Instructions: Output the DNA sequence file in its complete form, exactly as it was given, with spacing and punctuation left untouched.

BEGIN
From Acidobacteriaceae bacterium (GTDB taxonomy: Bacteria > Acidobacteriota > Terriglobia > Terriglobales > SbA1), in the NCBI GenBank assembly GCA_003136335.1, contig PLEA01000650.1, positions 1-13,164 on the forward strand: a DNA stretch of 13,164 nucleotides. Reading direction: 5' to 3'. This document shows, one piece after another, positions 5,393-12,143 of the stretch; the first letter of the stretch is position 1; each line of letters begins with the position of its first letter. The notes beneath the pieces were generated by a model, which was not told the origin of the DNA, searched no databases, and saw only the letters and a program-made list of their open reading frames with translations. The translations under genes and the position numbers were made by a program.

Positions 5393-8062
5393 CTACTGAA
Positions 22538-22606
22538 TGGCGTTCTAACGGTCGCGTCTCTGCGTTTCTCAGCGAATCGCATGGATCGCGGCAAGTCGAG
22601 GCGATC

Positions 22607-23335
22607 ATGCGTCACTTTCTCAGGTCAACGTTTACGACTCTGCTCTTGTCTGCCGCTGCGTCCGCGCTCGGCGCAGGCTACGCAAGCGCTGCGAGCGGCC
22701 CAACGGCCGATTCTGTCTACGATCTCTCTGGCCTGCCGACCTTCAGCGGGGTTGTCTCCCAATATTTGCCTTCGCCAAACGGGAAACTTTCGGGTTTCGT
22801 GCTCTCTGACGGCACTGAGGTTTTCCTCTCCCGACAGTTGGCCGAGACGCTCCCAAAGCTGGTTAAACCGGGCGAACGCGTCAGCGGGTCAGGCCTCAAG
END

From Acidobacteriaceae bacterium (GTDB taxonomy: Bacteria > Acidobacteriota > Terriglobia > Terriglobales > SbA1), in the NCBI GenBank assembly GCA_003136335.1, contig PLEA01000650.1, positions 1-13,164 on the forward strand: a DNA stretch of 13,164 nucleotides. Reading direction: 5' to 3'. This document shows, one piece after another, positions 5,393-12,143 of the stretch; the first letter of the stretch is position 1; each line of letters begins with the position of its first letter. The notes beneath the pieces were generated by a model, which was not told the origin of the DNA, searched no databases, and saw only the letters and a program-made list of their open reading frames with translations. The translations under genes and the position numbers were made by a program.

Positions 5393-8062
5393 CTACTGAA
Positions 22538-22606
22538 TGGCGTTCTAACGGTCGCGTCTCTGCGTTTCTCAGCGAATCGCATGGATCGCGGCAAGTCGAG
22601 GCGATC

Positions 22607-23335
22607 ATGCGTCACTTTCTCAGGTCAACGTTTACGACTCTGCTCTTGTCTGCCGCTGCGTCCGCGCTCGGCGCAGGCTACGCAAGCGCTGCGAGCGGCC
22701 CAACGGCCGATTCTGTCTACGATCTCTCTGGCCTGCCGACCTTCAGCGGGGTTGTCTCCCAATATTTGCCTTCGCCAAACGGGAAACTTTCGGGTTTCGT
22801 GCTCTCTGACGGCACTGAGGTTTTCCTCTCCCGACAGTTGGCCGAGACGCTCCCAAAGCTGGTTAAACCGGGCGAACGCGTCAGCGGGTCAGGCCTCAAG